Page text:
Across Tennessee, people took to the streets in major cities on Sunday afternoon to protest Governor Bill Lee’s stay-at-home orders and the closure of many local businesses.
The rally in Knoxville took place outside the closed West Town Mall as more than 50 protestors lined Kingston Pike and Morrell Road. Holding signs like “Help our small businesses,” “Land of the Free, Not Tyranny” and “We are all essential workers,” the crowd waved at cars passing by and asked for honks in support.
While some still followed the recommended six feet apart rule and wore masks, many did not social distance themselves as they stood side-by-side waving flags and signs, greeting each other with handshakes and hugs.
Organized by several different groups including #FreeTN, a group “joining together to fight for our freedom, our constitutional rights,” according to the group’s Facebook page, the event focused on protesting Governor Bill Lee’s orders of shutting down all nonessential businesses.
Protester Michael Murphy heard about the protests from social media and came out to support the group, feeling that the government orders were infringing on the constitutional rights of Tennesseans.
Murphy said that it was understandable trying to slow the spread of the coronavirus, but he felt there were discrepancies with people being able to continue to shop in crowded stores like Kroger’s but were stopped from going fishing by themselves, like a friend of his.
“I just think small businesses (and) middle class Americans ... are being hurt. And that's the backbone of our economy. I understand trying to slow the infection rate and everything, but why kill the economy? I mean, more people died from the flu last year than the Coronavirus, and they didn't shut down the government last year for the flu,” Murphy said. “... So, I mean, I can see both sides of it, but I feel like when when they start infringing on people's individual constitutional rights that's when I need to participate.”
Tennesseans lined major roadways in Nashville, Johnson City, Chattanooga, Memphis, Jackson and Cookeville to air their grievances against Lee’s executive order during the seven Freedom Rallies across the state.
Knoxville resident Kim Adamo came to the protest to show support for her friends who are facing hardships because of a lack of income as businesses have closed down.
“We have multiple friends who own businesses or who work in businesses that are closed right now,” Adamo said. “And it's a hardship that is taking on their families. And the ability for us to help them is diminishing because we're taking $1,000 hit per week ourselves. My husband is supposed to be able to go back to work May 4, but we're not even sure if that's going to happen.”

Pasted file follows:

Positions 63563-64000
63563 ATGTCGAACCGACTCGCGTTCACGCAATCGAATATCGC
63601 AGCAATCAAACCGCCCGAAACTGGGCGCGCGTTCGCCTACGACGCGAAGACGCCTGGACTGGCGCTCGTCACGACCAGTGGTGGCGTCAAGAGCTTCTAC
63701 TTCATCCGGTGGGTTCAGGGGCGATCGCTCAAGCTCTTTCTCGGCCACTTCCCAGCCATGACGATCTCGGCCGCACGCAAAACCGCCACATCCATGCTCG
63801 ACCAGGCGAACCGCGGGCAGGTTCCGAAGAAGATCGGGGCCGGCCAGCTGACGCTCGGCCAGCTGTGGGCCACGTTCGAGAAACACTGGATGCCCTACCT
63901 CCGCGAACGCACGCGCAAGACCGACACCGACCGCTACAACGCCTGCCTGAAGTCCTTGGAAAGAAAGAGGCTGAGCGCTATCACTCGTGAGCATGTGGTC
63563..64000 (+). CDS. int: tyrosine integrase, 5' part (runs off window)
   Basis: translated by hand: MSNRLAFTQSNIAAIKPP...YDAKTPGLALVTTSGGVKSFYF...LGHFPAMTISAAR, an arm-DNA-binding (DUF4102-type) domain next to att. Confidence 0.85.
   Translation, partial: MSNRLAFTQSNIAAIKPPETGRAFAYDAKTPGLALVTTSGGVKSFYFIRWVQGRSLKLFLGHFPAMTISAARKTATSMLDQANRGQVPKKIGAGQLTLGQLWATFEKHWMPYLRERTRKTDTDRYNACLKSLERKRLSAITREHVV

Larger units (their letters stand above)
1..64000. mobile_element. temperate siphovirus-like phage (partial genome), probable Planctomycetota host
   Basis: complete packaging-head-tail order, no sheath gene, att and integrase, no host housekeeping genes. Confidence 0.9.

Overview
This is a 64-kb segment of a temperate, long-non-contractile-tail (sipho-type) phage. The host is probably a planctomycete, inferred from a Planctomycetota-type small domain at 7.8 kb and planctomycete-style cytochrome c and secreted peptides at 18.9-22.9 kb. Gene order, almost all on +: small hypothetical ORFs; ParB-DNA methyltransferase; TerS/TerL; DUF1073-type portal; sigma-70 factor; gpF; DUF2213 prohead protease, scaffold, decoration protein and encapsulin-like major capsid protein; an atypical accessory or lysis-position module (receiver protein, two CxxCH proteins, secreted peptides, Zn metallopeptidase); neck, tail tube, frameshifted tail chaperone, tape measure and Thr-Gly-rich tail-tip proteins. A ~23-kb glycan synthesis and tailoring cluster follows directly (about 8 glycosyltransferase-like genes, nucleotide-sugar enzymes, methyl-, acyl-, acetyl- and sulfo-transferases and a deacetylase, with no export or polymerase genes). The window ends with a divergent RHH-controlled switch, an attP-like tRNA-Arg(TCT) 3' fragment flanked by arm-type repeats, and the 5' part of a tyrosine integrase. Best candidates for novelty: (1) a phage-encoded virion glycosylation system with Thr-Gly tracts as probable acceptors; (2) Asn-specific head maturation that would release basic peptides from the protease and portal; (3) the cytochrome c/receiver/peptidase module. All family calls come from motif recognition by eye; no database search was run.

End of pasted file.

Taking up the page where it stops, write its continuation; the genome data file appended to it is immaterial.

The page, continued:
Adamo, who has been an activist since 2006, when she joined to fight against Common Core in Long Island, joined some activists groups after moving to Tennessee three years ago to find like-minded people with whom to protest issues that affect future generations.
Adamo explained that she believed it was time for Tennessee to begin opening up for mental health reasons, financial reasons and for the sake of children.
Adamo, who is a stay-at-home mom and was already homeschooling her children before the pandemic, said that both the children go to school and are being affected by not being able to socialize with others.
“Just that all people are essential, and all children are essential. That's what people are missing out on. These children who go to school every day, who see other children every day, whose main meals are through the schools, those kids are totally overlooked right now,” Adamo said. “So my advice is that for everyone just to find the kindness in their hearts to realize that, unfortunately, when there are viruses, illnesses going around, that people are going to die, right? Pneumonia, the flu — I mean, there's a million viruses out there, right? And that we need to stop fearing each other and find the humanity.”
Rich DeForest, local business owner of Networking Today International, had an American flag in hand as he came to join the protests. DeForest’s company is a member organizations of other small businesses and he said many of them are being hurt financially at this time, and he’s concerned for the middle class.
“That economic devastation can only roll downhill to everybody else,” DeForest said. “The wealthy, they'll survive this. The ultra poor, they'll survive this, but the majority middle class are going to get crushed. And we have to do something about it. We have to allow them to operate safely, but to operate, and if we don't, the consequences are going to be very real.”
For DeForest coming out to protest was also his way of showing support for kindergarteners, high schoolers and college students like his daughter who won’t be able to walk the stage for gradation.
The afternoon sun bore on as protestors continued to stand together waving signs and flags as cars drove by, sending their message to Lee and other government officials, Adamo said that people need to help one another in times like these.
“We need people to be the light,” Adamo said. “And I feel like that's what this is about. These people are trying to spark that light of hope that this will come to an end.“